Balancing Fraud Protection and Frictionless Checkout

Retailers attempt to improve customer experience without increasing exposure to cyberthreats

As an industry, retail is one of the most vulnerable to cybercrime. Ecommerce transactions can provide a wealth of fodder for fraudsters, including personal information and credit card details.

According to a Q2 2018 ThreatMatrix report, ecommerce companies using its digital identity network experienced 91 million attacks, which is business as usual as the figure was consistent with the same period last year.

The types of cybercrime, however, are changing. An attack rate of 24.2% means nearly one in four new accounts created on ecommerce sites in Q2 2018 were fraudulent, a 130% increase year over year. Account login fraud using stolen credentials was the second-most common attack (10.2%) while using stolen payment credentials made up 3.0% of total attacks.

Account login fraud, which some call "takeover" fraud, tripled last year, according to Javelin Strategy & Research, costing $5.1 billion in the US.

An interesting side-effect of cross-border ecommerce's growing popularity—more than half (54%) of transactions on the ThreatMatrix network are cross-border—is that it has raised retailers' guard in accepting sales from countries and buyers perceived as high-risk. Because of stricter rules, cross-border transactions are 69% more likely to be rejected than domestic ones.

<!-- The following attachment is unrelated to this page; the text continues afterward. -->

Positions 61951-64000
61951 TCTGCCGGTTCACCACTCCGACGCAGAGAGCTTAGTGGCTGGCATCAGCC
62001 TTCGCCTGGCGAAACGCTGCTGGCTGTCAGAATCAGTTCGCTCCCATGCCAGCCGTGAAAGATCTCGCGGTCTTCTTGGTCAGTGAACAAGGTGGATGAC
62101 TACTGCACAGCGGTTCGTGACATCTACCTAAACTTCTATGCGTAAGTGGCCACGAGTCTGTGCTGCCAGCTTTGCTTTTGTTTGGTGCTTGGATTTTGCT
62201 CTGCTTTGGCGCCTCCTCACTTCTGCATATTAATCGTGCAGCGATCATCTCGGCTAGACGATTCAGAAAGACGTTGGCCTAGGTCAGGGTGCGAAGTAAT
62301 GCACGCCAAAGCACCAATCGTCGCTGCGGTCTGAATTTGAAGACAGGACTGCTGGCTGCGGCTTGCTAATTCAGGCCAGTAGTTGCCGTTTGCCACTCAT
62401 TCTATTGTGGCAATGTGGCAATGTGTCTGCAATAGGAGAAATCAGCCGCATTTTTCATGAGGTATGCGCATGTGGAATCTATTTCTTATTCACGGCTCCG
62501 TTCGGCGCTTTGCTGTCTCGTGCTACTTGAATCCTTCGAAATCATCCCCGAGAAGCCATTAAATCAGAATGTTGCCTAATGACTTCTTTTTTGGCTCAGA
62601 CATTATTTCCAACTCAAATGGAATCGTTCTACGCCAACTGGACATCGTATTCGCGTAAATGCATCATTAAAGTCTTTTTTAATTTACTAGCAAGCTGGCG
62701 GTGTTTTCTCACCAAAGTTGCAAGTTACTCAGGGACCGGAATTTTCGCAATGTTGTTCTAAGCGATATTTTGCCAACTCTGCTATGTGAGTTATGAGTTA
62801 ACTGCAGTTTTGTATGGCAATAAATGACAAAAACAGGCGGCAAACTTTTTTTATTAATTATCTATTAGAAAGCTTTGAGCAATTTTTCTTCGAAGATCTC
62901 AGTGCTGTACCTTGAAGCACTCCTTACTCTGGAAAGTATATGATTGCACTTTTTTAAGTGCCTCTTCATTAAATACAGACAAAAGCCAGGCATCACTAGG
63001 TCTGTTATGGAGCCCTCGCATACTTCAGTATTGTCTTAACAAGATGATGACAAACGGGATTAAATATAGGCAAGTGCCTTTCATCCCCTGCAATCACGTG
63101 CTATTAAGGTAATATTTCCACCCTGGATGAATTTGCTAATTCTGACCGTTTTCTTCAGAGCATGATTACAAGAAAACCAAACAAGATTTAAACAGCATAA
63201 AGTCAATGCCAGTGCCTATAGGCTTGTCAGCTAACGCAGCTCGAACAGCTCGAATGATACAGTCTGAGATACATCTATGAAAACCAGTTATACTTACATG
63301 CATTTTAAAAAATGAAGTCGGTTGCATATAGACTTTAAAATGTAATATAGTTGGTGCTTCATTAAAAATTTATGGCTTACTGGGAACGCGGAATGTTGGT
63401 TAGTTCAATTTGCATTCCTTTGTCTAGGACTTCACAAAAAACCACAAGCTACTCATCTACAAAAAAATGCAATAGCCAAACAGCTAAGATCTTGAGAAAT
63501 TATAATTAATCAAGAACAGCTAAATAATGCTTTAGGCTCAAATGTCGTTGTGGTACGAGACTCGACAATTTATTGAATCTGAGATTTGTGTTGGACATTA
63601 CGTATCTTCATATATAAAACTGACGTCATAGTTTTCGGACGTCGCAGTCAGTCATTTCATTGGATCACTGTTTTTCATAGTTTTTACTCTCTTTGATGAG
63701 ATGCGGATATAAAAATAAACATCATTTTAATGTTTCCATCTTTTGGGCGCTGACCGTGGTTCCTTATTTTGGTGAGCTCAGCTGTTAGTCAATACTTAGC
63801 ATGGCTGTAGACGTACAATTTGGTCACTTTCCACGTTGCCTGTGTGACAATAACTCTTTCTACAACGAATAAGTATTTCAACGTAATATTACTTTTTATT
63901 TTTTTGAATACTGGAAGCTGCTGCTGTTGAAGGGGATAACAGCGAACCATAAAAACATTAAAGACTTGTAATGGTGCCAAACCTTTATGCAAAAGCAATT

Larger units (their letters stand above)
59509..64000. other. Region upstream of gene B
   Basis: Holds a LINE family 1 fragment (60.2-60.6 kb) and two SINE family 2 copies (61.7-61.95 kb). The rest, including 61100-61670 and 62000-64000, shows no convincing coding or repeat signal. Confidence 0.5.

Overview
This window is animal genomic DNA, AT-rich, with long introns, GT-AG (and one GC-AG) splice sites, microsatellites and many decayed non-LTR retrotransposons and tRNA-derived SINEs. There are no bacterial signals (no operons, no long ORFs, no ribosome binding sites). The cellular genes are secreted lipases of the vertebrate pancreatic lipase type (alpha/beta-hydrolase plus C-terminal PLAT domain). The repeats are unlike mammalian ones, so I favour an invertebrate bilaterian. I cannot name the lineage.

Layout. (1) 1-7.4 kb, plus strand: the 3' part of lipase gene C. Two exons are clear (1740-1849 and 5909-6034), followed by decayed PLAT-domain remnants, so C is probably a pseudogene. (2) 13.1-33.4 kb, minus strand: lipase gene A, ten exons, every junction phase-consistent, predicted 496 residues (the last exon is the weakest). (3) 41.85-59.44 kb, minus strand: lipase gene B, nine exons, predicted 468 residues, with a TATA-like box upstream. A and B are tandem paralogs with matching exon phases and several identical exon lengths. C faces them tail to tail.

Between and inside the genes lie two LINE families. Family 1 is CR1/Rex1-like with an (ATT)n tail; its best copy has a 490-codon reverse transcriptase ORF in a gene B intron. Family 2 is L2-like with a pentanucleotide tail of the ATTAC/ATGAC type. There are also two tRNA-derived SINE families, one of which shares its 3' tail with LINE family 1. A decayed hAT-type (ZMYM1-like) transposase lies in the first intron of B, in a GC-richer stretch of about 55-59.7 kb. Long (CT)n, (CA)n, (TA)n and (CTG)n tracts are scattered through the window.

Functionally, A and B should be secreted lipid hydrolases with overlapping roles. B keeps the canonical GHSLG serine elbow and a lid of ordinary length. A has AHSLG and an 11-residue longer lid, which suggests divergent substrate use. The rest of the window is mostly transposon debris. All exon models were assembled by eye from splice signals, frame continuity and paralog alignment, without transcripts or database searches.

These fears aren't unfounded, though. Digital cross-border traffic has a 22% higher likelihood of identity spoofing and 15% higher risk of device spoofing.

Reducing friction at checkout—one way digital retailers are trying to improve the customer experience—is often at odds with cybercrime protection. This is especially true with mobile commerce.

In a November 2017 survey by Internet Retailer and ACI Worldwide, 20% of retailers said that fraud prevention was most important, 26% said fraud prevention was more important but they had an eye on the frictionless experience while 22% were trying to find a compromise. Only 6% considered ease of transactions a priority over protecting from cyber threats.